Ancient and medieval architecture: dolmen, pigeonniers and colombage in Dordogne and Lot et Garonne


Dolmen near Beaumont du Perigord

There are various dolmen in the area. Interesting to see (but not often renovated into luxurious accommodation!) Along with prehistoric cave paintings they provide a fascinating glimpse of life in another time.


Pigeonnier near Villereal

There are many pigeonniers in the north of Lot et Garonne, some remarkably elaborate. The common feature is the 'legs' that support the building, constructed in such a way that rats and vermin can not enter. This one is very close to Villereal.

Maisons a empilage

Maison en empilage near Villereal

Reputedly built during the hundred years war, maisons en empilage (literally 'piled up' since they are made of large wooden beams piled one on the other), there are several of these houses in the area. This one is near Villereal and has featured twice recently in magazines celebrating the patrimony of France. Note that the tiled roof here is not original - there would have been a roof of thatch or straw.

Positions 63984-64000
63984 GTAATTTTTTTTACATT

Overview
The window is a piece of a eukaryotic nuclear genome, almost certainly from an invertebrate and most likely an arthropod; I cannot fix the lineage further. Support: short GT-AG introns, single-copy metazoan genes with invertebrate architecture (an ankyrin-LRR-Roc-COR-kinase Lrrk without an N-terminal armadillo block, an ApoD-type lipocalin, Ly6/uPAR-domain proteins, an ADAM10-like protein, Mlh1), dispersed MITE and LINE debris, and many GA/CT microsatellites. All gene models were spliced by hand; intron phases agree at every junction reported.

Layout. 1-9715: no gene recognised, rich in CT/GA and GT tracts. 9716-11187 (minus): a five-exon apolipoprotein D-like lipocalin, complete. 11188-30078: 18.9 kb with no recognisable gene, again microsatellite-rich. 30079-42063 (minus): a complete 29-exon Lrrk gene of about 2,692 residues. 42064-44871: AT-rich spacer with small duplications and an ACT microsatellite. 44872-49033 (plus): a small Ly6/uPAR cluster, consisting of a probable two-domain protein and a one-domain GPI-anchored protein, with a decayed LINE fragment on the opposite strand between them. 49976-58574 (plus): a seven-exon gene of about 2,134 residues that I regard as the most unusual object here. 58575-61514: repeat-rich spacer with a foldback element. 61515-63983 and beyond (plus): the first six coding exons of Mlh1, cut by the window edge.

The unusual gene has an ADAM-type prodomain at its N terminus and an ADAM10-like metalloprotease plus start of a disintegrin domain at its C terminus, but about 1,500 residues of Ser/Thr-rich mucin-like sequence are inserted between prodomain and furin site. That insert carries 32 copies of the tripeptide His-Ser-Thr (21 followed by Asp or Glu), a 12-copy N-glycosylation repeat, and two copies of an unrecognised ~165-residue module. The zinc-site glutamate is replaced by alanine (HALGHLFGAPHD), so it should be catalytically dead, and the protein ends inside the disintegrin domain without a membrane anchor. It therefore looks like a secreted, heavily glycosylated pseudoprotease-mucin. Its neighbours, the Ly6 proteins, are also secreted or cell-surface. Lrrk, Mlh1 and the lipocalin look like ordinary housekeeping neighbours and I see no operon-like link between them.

These maisons a empilage are fascinating - there are now only 50 remaining in existence, and the only place in France where they are still found is in the Lot et Garonne region.

Communal Bread Oven

Bread oven at Urval

This communal bread oven at Urval is still fired up once a year for the village fete.


Colombage is a technique that was used for buildings in the region over many centuries, for grand townhouses, small farm buildings, and everything in between. The structure uses a wall in stone at ground level, to protect the wood from the water, and then a wooden frame with the upright struts filled with a mix of manure, straw and clay - called torchis. The wall was then covered with lime for protection.

comombage before repair

colombage during repair

colombage after repair

Nowadays the wood is usually left visible for aesthetic reasons but this is not the original appearance of the building.